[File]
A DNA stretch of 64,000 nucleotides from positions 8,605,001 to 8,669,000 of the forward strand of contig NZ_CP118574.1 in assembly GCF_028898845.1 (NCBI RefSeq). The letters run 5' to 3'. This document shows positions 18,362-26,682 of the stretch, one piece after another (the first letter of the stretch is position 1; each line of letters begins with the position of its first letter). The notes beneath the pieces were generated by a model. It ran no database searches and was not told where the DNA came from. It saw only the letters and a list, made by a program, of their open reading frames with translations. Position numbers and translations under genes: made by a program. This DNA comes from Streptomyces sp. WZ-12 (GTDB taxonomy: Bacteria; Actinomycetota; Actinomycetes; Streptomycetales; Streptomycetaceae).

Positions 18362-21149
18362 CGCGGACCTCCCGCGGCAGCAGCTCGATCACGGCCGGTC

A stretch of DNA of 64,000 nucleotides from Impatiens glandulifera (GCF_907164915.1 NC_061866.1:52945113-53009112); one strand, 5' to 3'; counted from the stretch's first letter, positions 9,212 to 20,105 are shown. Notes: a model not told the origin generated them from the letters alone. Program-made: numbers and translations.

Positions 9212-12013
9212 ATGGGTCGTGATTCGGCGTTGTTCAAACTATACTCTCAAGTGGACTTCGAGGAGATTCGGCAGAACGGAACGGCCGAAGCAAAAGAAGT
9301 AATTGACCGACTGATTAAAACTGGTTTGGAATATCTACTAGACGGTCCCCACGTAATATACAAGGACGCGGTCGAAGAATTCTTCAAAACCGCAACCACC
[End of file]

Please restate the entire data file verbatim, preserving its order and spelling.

A DNA stretch of 64,000 nucleotides from positions 8,605,001 to 8,669,000 of the forward strand of contig NZ_CP118574.1 in assembly GCF_028898845.1 (NCBI RefSeq). The letters run 5' to 3'. This document shows positions 18,362-26,682 of the stretch, one piece after another (the first letter of the stretch is position 1; each line of letters begins with the position of its first letter). The notes beneath the pieces were generated by a model. It ran no database searches and was not told where the DNA came from. It saw only the letters and a list, made by a program, of their open reading frames with translations. Position numbers and translations under genes: made by a program. This DNA comes from Streptomyces sp. WZ-12 (GTDB taxonomy: Bacteria; Actinomycetota; Actinomycetes; Streptomycetales; Streptomycetaceae).

Positions 18362-21149
18362 CGCGGACCTCCCGCGGCAGCAGCTCGATCACGGCCGGTC

A stretch of DNA of 64,000 nucleotides from Impatiens glandulifera (GCF_907164915.1 NC_061866.1:52945113-53009112); one strand, 5' to 3'; counted from the stretch's first letter, positions 9,212 to 20,105 are shown. Notes: a model not told the origin generated them from the letters alone. Program-made: numbers and translations.

Positions 9212-12013
9212 ATGGGTCGTGATTCGGCGTTGTTCAAACTATACTCTCAAGTGGACTTCGAGGAGATTCGGCAGAACGGAACGGCCGAAGCAAAAGAAGT
9301 AATTGACCGACTGATTAAAACTGGTTTGGAATATCTACTAGACGGTCCCCACGTAATATACAAGGACGCGGTCGAAGAATTCTTCAAAACCGCAACCACC